Debt Free Money and Less Fraction In The Reserves
The Financial Collapse In A Nutshell
It started with mortgage lenders mainly in America but also in the UK and around the world collectively lending out money at quantities beyond what they actually had in assets and deposits through the fractional reserve system. For example at a 10% reserve ratio a bank with £100 in deposits is allowed to lend £90 and keep £10 in reserve. But when the borrower (usually electronically) deposits this £90 in to another bank, then £80 can be loaned out to somebody else, who then deposits it elsewhere. Then £70 can be loaned out from this new bank. Soon we have far more credit in circulation than the original £100.
The credit in the form of mortgages were issued with extremely high interest rates compared to the value of the houses, to people with poor credit records. As illogical as it sounds high rates were charged to poorer people as a way to reduce risk and reap more profits in the long run.
The banks then took large pools of these inflated mortgages (called derivatives), and sold them as a financial product to invest in, based on the idea that all of these people would pay back their mortgages and make everyone rich.
Over time these derivatives were swapped, mixed with other investments, repackaged and made their way all over the world. All on the basis that the borrowers could pay back their mortgages at the interest charged. It became a giant bubble based on the value of human faith. Or as some might say gambling.
When the US economy naturally slowed down and property prices fell, as is expected lots of the original borrowers could not afford to pay back their mortgages and so the whole string of investment collapsed.
Because the financial system is based on credit rather than assets, all banks, hedge funds, lenders etc rely heavily on borrowing money from other banks through the fractional reserve system. Suddenly nobody wanted to lend and therefore nobody could borrow. The entire bubble had burst.
Britain’s Northern Rock based its business model on borrowing money from other banks, using this credit to lend out new credit as mortgages, and then selling the pool of mortage debt for a profit to other investors. Because of this interconnected sinking ship of debt Northern Rock collapsed and its regular high street account holders withdrew their deposits on mass – taking away their reserves.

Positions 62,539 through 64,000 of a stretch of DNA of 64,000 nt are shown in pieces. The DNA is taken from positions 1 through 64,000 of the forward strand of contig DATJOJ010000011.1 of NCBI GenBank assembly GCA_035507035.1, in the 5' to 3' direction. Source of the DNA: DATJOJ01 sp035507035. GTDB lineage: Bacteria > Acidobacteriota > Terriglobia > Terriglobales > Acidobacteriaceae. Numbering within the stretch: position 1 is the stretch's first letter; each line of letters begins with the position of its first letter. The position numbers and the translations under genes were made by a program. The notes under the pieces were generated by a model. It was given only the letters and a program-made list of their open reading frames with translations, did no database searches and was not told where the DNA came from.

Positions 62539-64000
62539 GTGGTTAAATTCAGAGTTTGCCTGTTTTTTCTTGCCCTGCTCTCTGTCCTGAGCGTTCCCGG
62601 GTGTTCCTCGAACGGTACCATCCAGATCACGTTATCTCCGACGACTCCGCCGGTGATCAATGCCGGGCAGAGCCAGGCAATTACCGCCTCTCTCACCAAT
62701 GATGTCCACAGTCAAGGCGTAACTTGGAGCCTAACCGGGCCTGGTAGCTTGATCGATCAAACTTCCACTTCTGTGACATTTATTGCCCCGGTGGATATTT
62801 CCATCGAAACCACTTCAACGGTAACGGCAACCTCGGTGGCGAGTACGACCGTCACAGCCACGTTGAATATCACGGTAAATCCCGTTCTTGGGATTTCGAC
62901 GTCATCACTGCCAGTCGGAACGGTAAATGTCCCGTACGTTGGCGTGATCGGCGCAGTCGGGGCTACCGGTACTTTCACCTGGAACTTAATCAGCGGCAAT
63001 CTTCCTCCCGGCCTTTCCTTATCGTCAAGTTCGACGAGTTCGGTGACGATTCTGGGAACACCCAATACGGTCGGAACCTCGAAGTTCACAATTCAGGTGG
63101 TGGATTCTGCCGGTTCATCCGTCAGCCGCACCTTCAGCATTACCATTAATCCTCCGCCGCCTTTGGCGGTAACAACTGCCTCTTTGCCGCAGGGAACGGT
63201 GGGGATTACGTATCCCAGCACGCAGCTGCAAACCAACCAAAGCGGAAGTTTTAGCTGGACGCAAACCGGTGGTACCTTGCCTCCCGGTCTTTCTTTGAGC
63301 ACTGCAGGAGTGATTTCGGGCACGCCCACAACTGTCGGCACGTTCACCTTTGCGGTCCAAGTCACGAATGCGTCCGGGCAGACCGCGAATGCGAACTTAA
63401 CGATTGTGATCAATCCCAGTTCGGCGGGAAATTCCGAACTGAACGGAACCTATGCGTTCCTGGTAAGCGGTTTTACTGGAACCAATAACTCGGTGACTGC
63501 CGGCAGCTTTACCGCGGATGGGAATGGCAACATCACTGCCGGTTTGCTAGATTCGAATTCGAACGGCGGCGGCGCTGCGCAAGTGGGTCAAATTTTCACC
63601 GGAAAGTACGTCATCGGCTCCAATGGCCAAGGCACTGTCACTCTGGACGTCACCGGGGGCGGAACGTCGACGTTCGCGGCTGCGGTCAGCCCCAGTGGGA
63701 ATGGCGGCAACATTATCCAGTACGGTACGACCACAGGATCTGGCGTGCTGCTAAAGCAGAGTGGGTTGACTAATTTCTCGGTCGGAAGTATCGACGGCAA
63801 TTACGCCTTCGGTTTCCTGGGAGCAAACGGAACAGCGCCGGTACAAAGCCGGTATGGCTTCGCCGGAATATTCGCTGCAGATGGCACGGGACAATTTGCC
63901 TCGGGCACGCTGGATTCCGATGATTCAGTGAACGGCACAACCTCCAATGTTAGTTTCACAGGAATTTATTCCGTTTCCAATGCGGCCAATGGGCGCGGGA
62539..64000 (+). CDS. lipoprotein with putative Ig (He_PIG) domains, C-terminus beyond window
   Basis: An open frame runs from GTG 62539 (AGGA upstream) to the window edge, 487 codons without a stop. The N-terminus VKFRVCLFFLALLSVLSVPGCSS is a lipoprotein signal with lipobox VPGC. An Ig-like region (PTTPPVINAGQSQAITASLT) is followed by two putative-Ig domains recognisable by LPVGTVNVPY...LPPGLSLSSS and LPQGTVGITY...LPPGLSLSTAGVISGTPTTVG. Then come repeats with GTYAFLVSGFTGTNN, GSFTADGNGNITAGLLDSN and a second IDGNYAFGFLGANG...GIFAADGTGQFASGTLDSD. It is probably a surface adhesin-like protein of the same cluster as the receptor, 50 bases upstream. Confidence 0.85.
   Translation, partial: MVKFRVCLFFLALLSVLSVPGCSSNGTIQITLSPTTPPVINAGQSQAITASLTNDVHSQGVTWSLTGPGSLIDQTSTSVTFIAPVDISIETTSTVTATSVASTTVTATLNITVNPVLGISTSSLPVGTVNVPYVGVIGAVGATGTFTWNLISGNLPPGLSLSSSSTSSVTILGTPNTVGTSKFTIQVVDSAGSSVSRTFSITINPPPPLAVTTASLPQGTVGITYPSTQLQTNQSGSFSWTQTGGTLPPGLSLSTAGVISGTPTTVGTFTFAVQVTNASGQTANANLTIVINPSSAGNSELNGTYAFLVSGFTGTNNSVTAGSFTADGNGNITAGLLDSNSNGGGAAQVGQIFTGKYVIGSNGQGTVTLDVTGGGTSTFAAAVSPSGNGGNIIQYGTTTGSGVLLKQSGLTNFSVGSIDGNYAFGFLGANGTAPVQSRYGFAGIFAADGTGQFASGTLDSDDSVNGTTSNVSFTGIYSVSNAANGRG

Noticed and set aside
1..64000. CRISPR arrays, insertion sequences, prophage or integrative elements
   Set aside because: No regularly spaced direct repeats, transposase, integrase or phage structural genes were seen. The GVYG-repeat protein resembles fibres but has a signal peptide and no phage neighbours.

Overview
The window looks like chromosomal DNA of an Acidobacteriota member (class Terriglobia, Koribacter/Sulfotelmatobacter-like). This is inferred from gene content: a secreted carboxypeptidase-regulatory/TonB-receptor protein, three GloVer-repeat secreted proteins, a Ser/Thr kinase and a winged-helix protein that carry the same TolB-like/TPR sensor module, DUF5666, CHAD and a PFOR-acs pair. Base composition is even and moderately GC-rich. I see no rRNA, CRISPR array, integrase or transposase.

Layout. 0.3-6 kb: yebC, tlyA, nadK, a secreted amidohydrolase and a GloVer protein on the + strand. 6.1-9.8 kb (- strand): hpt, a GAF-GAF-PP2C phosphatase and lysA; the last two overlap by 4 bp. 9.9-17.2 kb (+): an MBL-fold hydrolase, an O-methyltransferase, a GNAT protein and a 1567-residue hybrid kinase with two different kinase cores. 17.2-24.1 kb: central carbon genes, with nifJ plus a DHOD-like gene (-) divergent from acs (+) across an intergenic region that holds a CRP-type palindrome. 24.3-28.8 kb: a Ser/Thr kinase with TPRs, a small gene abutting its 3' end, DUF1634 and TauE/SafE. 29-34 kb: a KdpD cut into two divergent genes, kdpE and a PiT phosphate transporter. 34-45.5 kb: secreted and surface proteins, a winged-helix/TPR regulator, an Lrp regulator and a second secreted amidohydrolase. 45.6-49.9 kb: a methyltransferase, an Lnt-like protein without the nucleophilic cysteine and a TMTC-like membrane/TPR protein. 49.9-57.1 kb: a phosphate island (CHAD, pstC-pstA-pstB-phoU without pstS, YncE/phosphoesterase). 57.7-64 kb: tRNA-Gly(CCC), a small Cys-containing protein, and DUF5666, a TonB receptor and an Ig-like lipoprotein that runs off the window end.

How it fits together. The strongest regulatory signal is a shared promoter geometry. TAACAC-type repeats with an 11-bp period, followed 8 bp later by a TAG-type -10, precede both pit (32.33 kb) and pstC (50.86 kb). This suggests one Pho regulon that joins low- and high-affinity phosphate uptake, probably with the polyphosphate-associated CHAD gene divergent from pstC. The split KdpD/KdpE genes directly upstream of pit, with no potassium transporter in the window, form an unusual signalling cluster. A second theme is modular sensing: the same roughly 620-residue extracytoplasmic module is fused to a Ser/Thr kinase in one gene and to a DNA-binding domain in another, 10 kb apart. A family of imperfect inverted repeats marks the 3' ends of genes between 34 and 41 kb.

Instead of allowing this utterly illogical business practice to fail, tax payers were then forced to bail out these failed banks that were gambling and counterfitting account holders money – in turn adding to the national debt of the country. In the UK we were forced to nationalise Northern Rock and buy billions of shares in Bradford & Bingley, RBS and Lloyds Banking Group.
In total British taxpayers have stumped up around £1trillion in bailout money. All of which was borrowed on behalf of the government and must be paid back. In other words the debt owed by private banks and lenders has been nulled and passed on to the people who will pay it back through taxation and cuts to public services.
The official national debt is £1.1 trillion, the true figure is closer to £4.8 trillion. Britain is bankrupt, and the interest on the debt exceeds any cuts currently being made. In other words the debt will still increase each year regardless.
The Deficit & National Debt In A Nutshell
Although the collapse of the private financial sector has added huge sums to the national debt, Britain was already well in the red thanks to the method by which Government’s make, or more accurately borrow money.
The Government have illegal wars to fight, the European Union to pay and if they can remember hospitals and public services to fund.
Most people think this is paid for by the tax payer. It perhaps was once, but now money the government collects via taxes is so insignificant to the amounts they spend, it only covers the interest on their debts.
The majority of Government funds are actually borrowed from private banks, just like we borrow from the highstreet. You might have a few hundred in bank charges, they are pushing £4.8 trillion in the red!
So the Government needs £500 million to inavde another middle eastern country…lets say Iran. They go to the Treasury and the Treasury issues £500 million in government bonds or gilts, better described as IOUs.
Overseas investors, insurance companies and private bankers purchase these IOUs and now the Government, or more accurately the people are £500 million more in debt. We have to pay this sum back with interest. Currently we can only afford to make repayments if we sell even more of these bonds to private institutions. In other words we are stuck on a never ending fishing line of credit and debt.
Debt Free Money
There is a solution, it’s called Debt Free Money, or Publicly Created Money. This is money created by the Government or a public body for the people. Instead of borrowing money when it needs to pay for schools, roads, the NHS, or heaven forbid wars…it’s entirely feasible that the the Government on behalf of the people can create it itself.
The Bank of England has historically created debt free money when it printed notes and coins; which it then sells at face value to the private banking system on demand, when cash is needed for transactions. The money generated by printing notes and coins is debt free and can be used to fund public services.
Unfortunately unlike post WWII when it was at 50%, only about 3% of money in circulation today is notes and coins created debt free by the Bank of England.